Ancient passions revisited.
‘I am astonished …so many thousands of grown men should be possessed…with a childish passion to look at galloping horses.’
Pliny the Younger.
The ancient city of Jerash, Jordan has innovative plans to help bolster its flagging tourist industry. To revive depleted visitor numbers the Circus is coming to town – the classical variety - with chariot racing and gladiators. Tourist chiefs hope new visitors will flood in to watch four teams competing over seven laps in the same hippodrome that 1,800 years ago held 15,000 spectators following the classical equivalent of F1 racing.
The city of Jerash was founded by Alexander the Great and was one of ten influential cities or ‘Decapolis’ that dominated the region. Alexander was a great equestrian and well aware of the importance of good horses to his army. His breeding program involved 50,000 mares at any one time and he demanded tributes of the best horses from the peoples he conquered. His mount Bucephalus wore a golden, armoured faceplate to battle and this was thought to be the source of the legend of the unicorn.
Only the strongest, fittest horses made it onto the battlefield. A stringent four-day trial weeded out those not able to cope with tough physical challenges. Those that passed pulled chariots from the age of three and if they survived battle unscathed could expect an average working life of one to six years, before their back, shoulders or limbs were ruined.
The ancient Egyptians deployed chariot corps as mobile archery platforms or mobile flanking screens. They used squadrons of twenty-five chariots, each commanded by a ‘Charioteer of Residence’ with a ‘Lieutenant Commander of Chariotry’ acting as the senior officer. Each chariot contained a driver and a fighter – armed with bow and arrows, javelin, a sword and shield. Surprisingly the Romans didn’t fight from chariots, using them mainly as platforms for the commanding General or more importantly - for sport.
Very little interested the Romans more than a day at the Circus watching chariot racing. These races originated around 6 BC as part of funeral celebrations, honouring chariot-driving deities such as Sol ‘the sun’ and Luna ‘the moon.’ Spectators sat on the grassy slopes beside a long oval track in the valley between the Aventine and Palatine hills. Gradually wooden stands were built, which were superseded by stone seating and eventually a whole stadium evolved.
Racing was popular across all classes from slave to emperor and large amounts of money-changed hands through private betting – public gambolling was illegal. The wilier politicians distracted the populace when they threatened to riot, with the irresistible lure of offering ‘bread and racing.’
Just four racing stables dominated the Roman scene- each identified, in a similar way to modern racing silks, by their racing colours – the Blue, Green, Red and White teams. Racing chariots were lightweight vehicles pulled by two horse ‘biga’ or four horse ‘quadrigae’ teams. Charioteers were the David Beckham’s of their age, and took huge risks to win, including winding the reins round their waists for better control, which often led to horrific injuries when they crashed.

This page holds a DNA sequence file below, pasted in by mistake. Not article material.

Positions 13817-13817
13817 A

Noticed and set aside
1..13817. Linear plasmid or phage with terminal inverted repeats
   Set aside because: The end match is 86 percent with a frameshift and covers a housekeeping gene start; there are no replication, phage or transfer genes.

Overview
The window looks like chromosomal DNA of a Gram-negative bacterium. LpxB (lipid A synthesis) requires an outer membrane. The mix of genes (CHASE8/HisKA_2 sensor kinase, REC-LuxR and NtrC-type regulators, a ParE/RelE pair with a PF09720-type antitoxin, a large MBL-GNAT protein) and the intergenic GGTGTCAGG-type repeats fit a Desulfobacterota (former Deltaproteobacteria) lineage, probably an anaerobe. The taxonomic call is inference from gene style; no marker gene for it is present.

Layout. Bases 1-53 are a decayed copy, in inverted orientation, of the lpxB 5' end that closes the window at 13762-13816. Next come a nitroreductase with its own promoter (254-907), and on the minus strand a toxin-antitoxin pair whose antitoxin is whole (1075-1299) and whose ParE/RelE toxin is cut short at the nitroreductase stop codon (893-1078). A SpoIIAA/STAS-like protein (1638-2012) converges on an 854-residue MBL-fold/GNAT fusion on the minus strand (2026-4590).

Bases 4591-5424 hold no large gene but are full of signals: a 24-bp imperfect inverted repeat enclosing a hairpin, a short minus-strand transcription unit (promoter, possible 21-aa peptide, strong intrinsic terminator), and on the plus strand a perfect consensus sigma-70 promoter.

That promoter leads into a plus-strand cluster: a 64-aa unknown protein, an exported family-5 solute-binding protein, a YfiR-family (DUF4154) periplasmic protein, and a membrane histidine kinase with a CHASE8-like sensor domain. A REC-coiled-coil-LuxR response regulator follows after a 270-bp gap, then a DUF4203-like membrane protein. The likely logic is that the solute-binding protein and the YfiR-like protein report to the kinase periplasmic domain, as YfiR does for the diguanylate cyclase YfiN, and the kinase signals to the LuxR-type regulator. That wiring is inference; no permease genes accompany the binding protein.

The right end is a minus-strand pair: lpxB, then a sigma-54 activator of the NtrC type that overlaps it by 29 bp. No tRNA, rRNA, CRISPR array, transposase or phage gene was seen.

Chariot racing was such big business that foul play was widespread; doping and poisoning were rife, as was cursing the opposition. To know a specific horse’s name gave you power over that animal and there was a roaring trade in engraved stone tablets guaranteed to incapacitate the opposition with the invocation of a demon or malign deity.
‘Torment their [Red Team] minds…and senses…so they know not where they are going…knock out their eyes.’
The race day crowds chanted the names of the best horses. We know many of these names from spell or ‘hexor’ tablets. They ranged from the evocative - Celer ‘Swift’ or Volucer ‘Flyer’ – who was a favourite of Emperor Lucius Verus, who carried a golden statuette of the horse with him for luck, to the humorous such as Muccosus ‘Snuffler’ or Verbosus ‘Chatterbox’. Some were named after physical attributes; Calimorfus ‘Beauty’ or Incitatus ‘Bouncer’ – the latter Emperor Gaius’ favourite, he posted soldiers outside his stable the night before a race to ensure no one disturbed the horse’s rest. Some used psychology to intimidate rivals with names such as Astutus ‘Cunning’ and Eustoles ‘Ready for Anything.’ Names of weapons – Ballista ‘Cannon Ball’ or Sagitta ‘Arrow’, gods, rivers, animals and Emperors were also popular sources of names.
The main stud, just outside Carthage, that supplied all four Racing Stables was excavated in 1960. The walls of the main building were lined with ninety-eight mosaic panels, each illustrating a racehorse with a secondary figure that represented his name; eg a horse beside a wolf, indicating his name was Lupus. Archaeologists have postulated that names were encrypted to make it more difficult to curse that particular animal.
The general standard of roman veterinary care was variable. A general contempt existed amongst the upper classes for the base occupation of attending animals, which led to ‘inferior individuals’ becoming veterinarians. It took Publius Vegetius Renatus, 4th century AD, to write ‘Mulomedicina’, a work on the diseases of horses and mules. His aimed to provide a quality resource, which emphasised the economic value of horses and to show that a veterinarian was not inferior to a physician - writing that now jaded dictum:
‘The animal cannot speak for itself whereas man can describe his symptoms.’